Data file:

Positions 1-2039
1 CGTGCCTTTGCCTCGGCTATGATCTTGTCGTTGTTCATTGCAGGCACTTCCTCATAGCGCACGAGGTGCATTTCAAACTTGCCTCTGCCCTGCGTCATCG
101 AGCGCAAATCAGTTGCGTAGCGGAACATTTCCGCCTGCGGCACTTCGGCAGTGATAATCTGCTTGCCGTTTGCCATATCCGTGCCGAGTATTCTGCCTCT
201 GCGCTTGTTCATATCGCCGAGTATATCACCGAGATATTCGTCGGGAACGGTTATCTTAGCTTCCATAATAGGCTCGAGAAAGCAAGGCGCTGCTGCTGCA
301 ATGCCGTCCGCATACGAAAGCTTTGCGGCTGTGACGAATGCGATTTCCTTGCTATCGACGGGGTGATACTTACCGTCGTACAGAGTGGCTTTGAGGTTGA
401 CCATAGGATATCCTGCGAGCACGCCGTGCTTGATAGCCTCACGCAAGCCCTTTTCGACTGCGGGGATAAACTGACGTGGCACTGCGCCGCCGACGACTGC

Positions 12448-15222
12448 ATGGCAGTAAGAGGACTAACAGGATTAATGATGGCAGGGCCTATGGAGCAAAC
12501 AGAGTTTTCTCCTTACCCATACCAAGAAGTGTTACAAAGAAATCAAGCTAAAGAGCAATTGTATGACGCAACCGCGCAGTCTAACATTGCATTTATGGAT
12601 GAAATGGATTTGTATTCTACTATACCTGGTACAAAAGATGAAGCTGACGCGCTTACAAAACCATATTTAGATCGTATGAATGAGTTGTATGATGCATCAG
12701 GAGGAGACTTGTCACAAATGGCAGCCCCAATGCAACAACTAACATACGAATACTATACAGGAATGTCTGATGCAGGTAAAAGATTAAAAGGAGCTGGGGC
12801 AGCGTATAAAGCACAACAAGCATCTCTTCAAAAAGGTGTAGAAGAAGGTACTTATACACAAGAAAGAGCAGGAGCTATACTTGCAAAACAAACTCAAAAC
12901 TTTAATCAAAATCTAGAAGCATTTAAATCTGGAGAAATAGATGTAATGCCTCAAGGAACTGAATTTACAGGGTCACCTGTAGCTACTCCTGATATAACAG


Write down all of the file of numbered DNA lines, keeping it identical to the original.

Positions 1-2039
1 CGTGCCTTTGCCTCGGCTATGATCTTGTCGTTGTTCATTGCAGGCACTTCCTCATAGCGCACGAGGTGCATTTCAAACTTGCCTCTGCCCTGCGTCATCG
101 AGCGCAAATCAGTTGCGTAGCGGAACATTTCCGCCTGCGGCACTTCGGCAGTGATAATCTGCTTGCCGTTTGCCATATCCGTGCCGAGTATTCTGCCTCT
201 GCGCTTGTTCATATCGCCGAGTATATCACCGAGATATTCGTCGGGAACGGTTATCTTAGCTTCCATAATAGGCTCGAGAAAGCAAGGCGCTGCTGCTGCA
301 ATGCCGTCCGCATACGAAAGCTTTGCGGCTGTGACGAATGCGATTTCCTTGCTATCGACGGGGTGATACTTACCGTCGTACAGAGTGGCTTTGAGGTTGA
401 CCATAGGATATCCTGCGAGCACGCCGTGCTTGATAGCCTCACGCAAGCCCTTTTCGACTGCGGGGATAAACTGACGTGGCACTGCGCCGCCGACGACTGC

Positions 12448-15222
12448 ATGGCAGTAAGAGGACTAACAGGATTAATGATGGCAGGGCCTATGGAGCAAAC
12501 AGAGTTTTCTCCTTACCCATACCAAGAAGTGTTACAAAGAAATCAAGCTAAAGAGCAATTGTATGACGCAACCGCGCAGTCTAACATTGCATTTATGGAT
12601 GAAATGGATTTGTATTCTACTATACCTGGTACAAAAGATGAAGCTGACGCGCTTACAAAACCATATTTAGATCGTATGAATGAGTTGTATGATGCATCAG
12701 GAGGAGACTTGTCACAAATGGCAGCCCCAATGCAACAACTAACATACGAATACTATACAGGAATGTCTGATGCAGGTAAAAGATTAAAAGGAGCTGGGGC
12801 AGCGTATAAAGCACAACAAGCATCTCTTCAAAAAGGTGTAGAAGAAGGTACTTATACACAAGAAAGAGCAGGAGCTATACTTGCAAAACAAACTCAAAAC
12901 TTTAATCAAAATCTAGAAGCATTTAAATCTGGAGAAATAGATGTAATGCCTCAAGGAACTGAATTTACAGGGTCACCTGTAGCTACTCCTGATATAACAG